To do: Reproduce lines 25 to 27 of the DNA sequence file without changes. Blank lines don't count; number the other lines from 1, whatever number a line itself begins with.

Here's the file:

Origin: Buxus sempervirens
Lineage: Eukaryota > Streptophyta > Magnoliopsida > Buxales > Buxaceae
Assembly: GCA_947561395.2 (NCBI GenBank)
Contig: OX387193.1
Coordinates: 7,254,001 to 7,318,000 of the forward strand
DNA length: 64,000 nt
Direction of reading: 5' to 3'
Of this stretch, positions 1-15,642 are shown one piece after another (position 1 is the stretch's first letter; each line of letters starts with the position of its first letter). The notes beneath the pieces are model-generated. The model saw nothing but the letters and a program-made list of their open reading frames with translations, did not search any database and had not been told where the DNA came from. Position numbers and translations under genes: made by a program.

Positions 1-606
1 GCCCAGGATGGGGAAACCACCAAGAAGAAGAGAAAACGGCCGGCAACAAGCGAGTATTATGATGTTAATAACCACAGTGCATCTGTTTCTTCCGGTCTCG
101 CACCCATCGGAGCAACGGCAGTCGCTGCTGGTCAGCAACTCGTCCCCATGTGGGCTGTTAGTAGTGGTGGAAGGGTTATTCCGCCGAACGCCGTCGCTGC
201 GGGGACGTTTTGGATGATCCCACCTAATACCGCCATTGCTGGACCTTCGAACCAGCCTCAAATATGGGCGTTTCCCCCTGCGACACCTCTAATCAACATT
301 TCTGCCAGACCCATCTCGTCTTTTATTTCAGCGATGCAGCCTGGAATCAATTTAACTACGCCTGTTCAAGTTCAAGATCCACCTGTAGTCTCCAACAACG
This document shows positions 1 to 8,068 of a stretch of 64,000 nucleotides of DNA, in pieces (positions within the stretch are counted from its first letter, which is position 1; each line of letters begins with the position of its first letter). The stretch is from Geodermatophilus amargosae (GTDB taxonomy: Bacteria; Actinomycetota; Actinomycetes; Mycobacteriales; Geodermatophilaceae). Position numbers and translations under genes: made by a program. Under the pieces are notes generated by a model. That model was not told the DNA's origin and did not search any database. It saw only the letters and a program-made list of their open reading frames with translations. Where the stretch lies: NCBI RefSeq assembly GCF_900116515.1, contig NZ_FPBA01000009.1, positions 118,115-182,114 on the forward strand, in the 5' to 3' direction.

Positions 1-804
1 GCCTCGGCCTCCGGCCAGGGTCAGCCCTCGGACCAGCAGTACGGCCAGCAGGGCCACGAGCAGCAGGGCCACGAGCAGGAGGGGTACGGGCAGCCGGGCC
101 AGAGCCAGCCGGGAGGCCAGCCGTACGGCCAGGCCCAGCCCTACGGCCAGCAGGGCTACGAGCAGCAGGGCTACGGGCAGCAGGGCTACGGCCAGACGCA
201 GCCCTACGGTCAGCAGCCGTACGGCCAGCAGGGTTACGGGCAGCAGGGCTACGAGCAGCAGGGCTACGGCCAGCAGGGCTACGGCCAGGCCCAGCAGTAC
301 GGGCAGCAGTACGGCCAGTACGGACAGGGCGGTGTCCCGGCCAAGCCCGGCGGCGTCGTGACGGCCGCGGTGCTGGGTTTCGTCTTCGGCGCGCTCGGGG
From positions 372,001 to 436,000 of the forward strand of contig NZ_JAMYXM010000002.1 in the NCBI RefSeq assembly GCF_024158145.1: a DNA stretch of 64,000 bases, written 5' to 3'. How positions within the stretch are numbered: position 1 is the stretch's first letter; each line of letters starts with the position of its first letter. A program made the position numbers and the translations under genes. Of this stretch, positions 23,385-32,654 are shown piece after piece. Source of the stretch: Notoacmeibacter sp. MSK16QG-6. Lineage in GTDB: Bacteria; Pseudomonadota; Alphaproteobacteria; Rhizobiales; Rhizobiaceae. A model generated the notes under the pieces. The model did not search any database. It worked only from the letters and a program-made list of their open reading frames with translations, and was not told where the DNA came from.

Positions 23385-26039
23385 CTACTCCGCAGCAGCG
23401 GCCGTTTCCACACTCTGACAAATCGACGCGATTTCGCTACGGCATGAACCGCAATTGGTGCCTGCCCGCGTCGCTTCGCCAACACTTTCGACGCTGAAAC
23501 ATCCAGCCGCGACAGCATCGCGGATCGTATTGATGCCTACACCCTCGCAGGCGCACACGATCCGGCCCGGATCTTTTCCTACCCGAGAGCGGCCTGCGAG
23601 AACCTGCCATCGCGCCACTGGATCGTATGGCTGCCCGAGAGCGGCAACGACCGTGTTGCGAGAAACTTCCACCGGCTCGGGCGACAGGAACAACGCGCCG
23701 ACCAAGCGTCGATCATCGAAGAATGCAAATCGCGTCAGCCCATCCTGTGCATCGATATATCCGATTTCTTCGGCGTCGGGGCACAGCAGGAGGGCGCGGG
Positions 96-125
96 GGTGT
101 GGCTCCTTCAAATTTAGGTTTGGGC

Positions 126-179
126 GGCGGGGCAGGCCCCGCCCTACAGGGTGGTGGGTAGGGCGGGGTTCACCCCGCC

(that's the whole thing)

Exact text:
23601 AACCTGCCATCGCGCCACTGGATCGTATGGCTGCCCGAGAGCGGCAACGACCGTGTTGCGAGAAACTTCCACCGGCTCGGGCGACAGGAACAACGCGCCG
23701 ACCAAGCGTCGATCATCGAAGAATGCAAATCGCGTCAGCCCATCCTGTGCATCGATATATCCGATTTCTTCGGCGTCGGGGCACAGCAGGAGGGCGCGGG
Positions 96-125